But unless UI is done right, your interface carriage may turn into a pumpkin even before the clock strikes midnight. To make sure it doesn't come to that, let’s learn from the best eLearning interface designs.

interface design meme

You're about to see some examples of eLearning platform design — award-winning ones, ones that you’ll recognize as soon as you set eyes on them, and ones that you’ve never seen before. 

Those examples are here not only for you to pull some inspiration from. Each of them represents some general principles of user interface design, and some ways you can go about creating your own educational application. 

Later in this article, we’ll explore applications designed to look good at any device and those that enhance user engagement. But first, let’s look at user interface design examples that add to learning applications’ usability.

UI design can improve the learning experience

Throwing too much info at your readers at once is a good way to drive them into overload. Luckily, a masterful UI can turn any bunch of content into a simple minimalistic app. Let me show you how it works with our first example of an eLearning system.

TypingClub design for maintaining focus

TypingClub is an online touch typing course that works really hard to minimize all the information unrelated to the lesson. The app controls dissolve as soon as a student starts typing to appear only when a mission is accomplished. They are minimized to a tiny menu button in the top left corner and a few icons in the top right one.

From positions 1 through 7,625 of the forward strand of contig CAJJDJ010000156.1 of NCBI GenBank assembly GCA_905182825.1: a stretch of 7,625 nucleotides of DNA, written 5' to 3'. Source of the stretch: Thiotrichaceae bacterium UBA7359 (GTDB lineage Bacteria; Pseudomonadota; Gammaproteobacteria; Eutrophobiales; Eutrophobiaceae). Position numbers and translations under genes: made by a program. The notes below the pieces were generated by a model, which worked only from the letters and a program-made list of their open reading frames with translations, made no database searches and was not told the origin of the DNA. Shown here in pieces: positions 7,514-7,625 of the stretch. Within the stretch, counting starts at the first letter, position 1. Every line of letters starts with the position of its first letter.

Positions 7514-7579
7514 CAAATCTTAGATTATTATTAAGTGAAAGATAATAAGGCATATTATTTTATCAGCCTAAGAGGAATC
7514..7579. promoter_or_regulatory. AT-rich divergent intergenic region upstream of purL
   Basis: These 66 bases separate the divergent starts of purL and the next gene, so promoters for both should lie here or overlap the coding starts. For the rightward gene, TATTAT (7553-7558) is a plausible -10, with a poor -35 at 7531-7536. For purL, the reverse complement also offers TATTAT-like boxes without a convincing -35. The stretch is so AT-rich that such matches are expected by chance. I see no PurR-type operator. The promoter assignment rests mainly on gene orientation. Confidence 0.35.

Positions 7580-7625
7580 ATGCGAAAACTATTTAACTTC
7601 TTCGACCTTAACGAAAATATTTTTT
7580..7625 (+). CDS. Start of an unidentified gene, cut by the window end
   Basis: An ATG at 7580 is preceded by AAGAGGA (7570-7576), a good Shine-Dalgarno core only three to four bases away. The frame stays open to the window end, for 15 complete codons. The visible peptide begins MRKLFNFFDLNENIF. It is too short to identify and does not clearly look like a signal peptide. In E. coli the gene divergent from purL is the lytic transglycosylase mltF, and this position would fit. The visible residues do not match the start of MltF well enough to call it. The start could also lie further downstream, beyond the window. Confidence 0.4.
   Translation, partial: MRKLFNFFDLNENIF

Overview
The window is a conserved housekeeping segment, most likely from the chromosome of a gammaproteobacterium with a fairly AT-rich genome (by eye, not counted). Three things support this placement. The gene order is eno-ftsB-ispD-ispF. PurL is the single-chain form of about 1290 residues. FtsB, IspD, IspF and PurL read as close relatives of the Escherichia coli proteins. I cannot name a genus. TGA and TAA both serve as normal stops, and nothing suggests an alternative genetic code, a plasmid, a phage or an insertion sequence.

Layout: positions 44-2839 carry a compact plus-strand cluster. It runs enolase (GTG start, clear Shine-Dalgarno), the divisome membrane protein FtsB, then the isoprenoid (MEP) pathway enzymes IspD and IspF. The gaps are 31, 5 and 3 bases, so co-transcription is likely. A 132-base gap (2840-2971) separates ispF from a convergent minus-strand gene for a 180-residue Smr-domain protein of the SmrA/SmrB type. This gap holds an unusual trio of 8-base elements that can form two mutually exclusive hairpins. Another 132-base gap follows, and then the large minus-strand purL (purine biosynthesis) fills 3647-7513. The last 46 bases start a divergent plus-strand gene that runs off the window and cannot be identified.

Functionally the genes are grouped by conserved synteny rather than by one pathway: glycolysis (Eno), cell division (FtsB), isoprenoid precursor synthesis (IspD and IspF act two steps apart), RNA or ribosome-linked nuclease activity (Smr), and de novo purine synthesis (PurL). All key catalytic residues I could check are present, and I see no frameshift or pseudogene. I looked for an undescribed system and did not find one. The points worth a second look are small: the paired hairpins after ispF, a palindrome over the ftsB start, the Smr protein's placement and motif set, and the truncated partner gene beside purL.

TypeClub's minimalistic interface

Such a minimalistic interface has a calming effect on the viewer. It allows the learner to focus. It promotes clarity. But white spaces shouldn’t entirely replace controls, orientation signs and visual cues — otherwise, users would fail to find the needed spot in your app.

iSpring Learn presents navigation and orientation best practices

When students struggle to orient themselves inside eLearning courses, it’s a design problem. Because students should use their cognitive capacity for learning their lesson rather than learning how to use your application.

Below, you can see a screenshot from the iSpring learning management system that shows how one of the eLearning industry leaders ensures successful customer journeys.

lms ux rules: Orientation example
iSpring Learn shows how to design LMS

To help users orient within a course, iSpring shows all the topics on the right. To navigate within each topic, you have a bottom menu that allows you to start or stop, move forward or backward, or return to the main menu.

If you want more details about LMS design, we highly recommend you check out our LMS UX design rules article.

Duolingo masters bite-sized learning content

With over 150 million users registered around the world, Duolingo is one of the most popular language-learning apps on the market today. It takes a gamification approach to education, it takes eLearning graphic design to a whole new level, it became a meme after all.

You can't say "Duolingo" without showing one of those legendary Duolingo memes

All of this makes Duolingo the perfect candidate for us to explore learning interface design. But let us draw attention to the feature that hides behind Duolingo’s bright graphics, points, and badges. It’s Duolingo’s bite-sized content.

When signing up for Duolingo, you can choose between learning for 5, 10, 15, or 20 minutes a day — and the app will provide you with snackable lessons that fit that time gap. 

Duolingo user interface